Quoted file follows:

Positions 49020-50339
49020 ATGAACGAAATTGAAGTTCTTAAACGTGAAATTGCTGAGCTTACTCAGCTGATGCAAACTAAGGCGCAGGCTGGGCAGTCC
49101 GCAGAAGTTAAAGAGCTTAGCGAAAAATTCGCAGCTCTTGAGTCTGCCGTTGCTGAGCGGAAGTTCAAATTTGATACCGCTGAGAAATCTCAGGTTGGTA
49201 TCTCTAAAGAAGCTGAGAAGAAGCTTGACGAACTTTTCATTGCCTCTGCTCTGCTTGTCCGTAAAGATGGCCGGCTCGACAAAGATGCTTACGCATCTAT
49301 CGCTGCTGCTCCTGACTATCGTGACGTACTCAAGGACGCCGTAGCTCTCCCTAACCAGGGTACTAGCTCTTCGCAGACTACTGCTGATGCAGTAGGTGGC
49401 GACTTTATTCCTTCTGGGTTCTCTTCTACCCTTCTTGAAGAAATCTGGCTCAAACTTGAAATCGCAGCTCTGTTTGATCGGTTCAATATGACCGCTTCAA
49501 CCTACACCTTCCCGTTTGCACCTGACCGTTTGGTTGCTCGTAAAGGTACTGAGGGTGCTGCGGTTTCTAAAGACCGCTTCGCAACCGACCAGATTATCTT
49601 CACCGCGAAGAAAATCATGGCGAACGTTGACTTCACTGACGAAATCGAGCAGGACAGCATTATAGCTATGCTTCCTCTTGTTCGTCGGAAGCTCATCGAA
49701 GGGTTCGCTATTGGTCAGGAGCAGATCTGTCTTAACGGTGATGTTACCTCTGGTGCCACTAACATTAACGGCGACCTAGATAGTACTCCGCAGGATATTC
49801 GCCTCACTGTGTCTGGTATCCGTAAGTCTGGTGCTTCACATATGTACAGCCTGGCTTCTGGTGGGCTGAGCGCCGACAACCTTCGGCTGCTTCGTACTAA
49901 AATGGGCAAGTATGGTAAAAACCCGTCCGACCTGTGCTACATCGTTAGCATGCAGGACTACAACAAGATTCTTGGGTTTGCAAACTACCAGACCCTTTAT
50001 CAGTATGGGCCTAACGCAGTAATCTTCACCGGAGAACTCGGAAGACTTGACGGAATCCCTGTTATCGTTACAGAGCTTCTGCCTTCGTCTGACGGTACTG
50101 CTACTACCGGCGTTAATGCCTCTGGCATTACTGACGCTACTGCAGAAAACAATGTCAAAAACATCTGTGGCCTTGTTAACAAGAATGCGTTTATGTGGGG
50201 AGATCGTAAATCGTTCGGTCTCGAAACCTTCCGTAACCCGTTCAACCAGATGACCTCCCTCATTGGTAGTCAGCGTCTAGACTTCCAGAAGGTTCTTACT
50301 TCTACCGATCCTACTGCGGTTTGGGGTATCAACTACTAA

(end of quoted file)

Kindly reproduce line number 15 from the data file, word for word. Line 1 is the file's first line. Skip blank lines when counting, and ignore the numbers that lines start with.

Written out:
50301 TCTACCGATCCTACTGCGGTTTGGGGTATCAACTACTAA